Let’s all accept it now. Cat videos have magical powers. And Singapore Tourism Board’s latest campaign video proves this to be true.
The video which is narrated by an eccentric little kitty Didi talks about his fellow kitty peers living all across Singapore, effectively highlighting the various monumental spot across this lion city. Since its upload on to STB’s Facebook page on the 13 January, the campaign has already hit 162k views on Facebook and over 3,600 likes. It had over 5,200 shares at the time of writing.
Cat videos are not new to the world of advertising and media.
(Read also: Hello Kitty: A formula for marketing success?)
In a conversation with Marketing, Don Anderson, regional managing director of social media analytics firm We are Social shared some statistics that showed that in 2014, there was more than two million cat videos posted on YouTube accounting for 26 billion views.
Moreover, a study in 2015 by an Indiana University Bloomington professor suggested that viewing cat videos, people tend to feel more energetic and more positive. So clearly, STB had hit the nail on the head with its feline friendly video.
“You have to credit the Singapore Tourism Board for trying something a little less obviously travel focused, instead going the route of exploring local landmarks through the perspective of several ‘celebrity’ neighbourhood cats. It’s quite grassroots and entertaining but nicely produced all the same,” Anderson said.
He added that the video had the right formula to strike a positive chord with all the cat lovers in the city, who will no doubt feel inclined to share it with friends.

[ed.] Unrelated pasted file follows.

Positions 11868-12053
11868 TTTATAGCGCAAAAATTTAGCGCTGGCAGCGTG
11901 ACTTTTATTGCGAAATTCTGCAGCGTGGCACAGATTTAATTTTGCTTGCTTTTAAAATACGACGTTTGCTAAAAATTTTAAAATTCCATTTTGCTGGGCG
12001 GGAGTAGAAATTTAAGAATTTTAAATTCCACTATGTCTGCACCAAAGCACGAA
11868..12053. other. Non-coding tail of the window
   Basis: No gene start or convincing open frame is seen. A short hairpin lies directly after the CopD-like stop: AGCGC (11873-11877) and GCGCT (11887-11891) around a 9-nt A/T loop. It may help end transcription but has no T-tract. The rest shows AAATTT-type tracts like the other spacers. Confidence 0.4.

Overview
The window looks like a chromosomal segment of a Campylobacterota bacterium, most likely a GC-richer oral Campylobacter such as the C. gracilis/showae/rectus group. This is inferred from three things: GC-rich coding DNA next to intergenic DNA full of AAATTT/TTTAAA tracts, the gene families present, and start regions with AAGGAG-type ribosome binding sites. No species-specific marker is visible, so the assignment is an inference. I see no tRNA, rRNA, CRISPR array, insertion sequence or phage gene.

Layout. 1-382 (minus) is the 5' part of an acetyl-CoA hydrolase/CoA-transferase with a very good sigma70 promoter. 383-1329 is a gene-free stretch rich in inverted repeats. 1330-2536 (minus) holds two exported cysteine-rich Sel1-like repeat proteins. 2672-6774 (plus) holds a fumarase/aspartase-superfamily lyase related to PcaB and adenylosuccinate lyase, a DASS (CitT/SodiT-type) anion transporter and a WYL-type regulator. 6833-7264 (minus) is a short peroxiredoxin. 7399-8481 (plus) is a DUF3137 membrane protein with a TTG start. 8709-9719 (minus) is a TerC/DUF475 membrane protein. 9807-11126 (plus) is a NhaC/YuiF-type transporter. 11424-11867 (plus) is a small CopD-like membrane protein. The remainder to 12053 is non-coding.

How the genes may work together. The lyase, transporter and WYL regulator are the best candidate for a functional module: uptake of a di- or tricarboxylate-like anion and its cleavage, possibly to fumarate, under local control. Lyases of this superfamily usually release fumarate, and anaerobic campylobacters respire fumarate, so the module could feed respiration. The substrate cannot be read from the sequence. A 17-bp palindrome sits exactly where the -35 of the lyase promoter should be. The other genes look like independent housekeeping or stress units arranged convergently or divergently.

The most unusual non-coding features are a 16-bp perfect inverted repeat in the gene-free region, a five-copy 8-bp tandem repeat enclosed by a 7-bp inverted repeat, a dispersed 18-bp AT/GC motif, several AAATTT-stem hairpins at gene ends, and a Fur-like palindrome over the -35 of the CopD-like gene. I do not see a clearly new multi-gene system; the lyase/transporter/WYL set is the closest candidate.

“Given cats are a universal social theme, it should hopefully also find an audience outside of Singapore,” he added.
James Hawkins, president of Dentsu Mobius said:
As much as it pains me to admit it but I actually really enjoyed the video! The simple story being told with the back drop of the Singapore tourist spots worked well.
Moreover the story was relatable and “people are sharing this content with their friends, family or work colleagues are sure to identify one of the traits of the cats to an individual.” This obviously sends this through the roof and in to ‘viral’ territory.
However he was quick to add that he has “no idea as to why cats are the darlings of the internet”.
While its often easy to work on a campaign and hope for the best, there are methods to the madness.
The ‘recipe for going viral’ is that a great connection to the audience is what is needed. Be that a product truth or brand truth that engages.
“Over complicating any story to be told has you at a disadvantage and therefore focus on having a clear and compelling reason to be telling your story is key. A clever way to carry your story, or a fresh take on something really works,” said Hawkins.
Giving the example of a recent SIA campaign handled by his agency, #NoDetailTooSmall which got over 30 million shares globally, Hawkins said the trick which he followed through on that video was to craft a beautiful, easily identifiable tie in to the brand.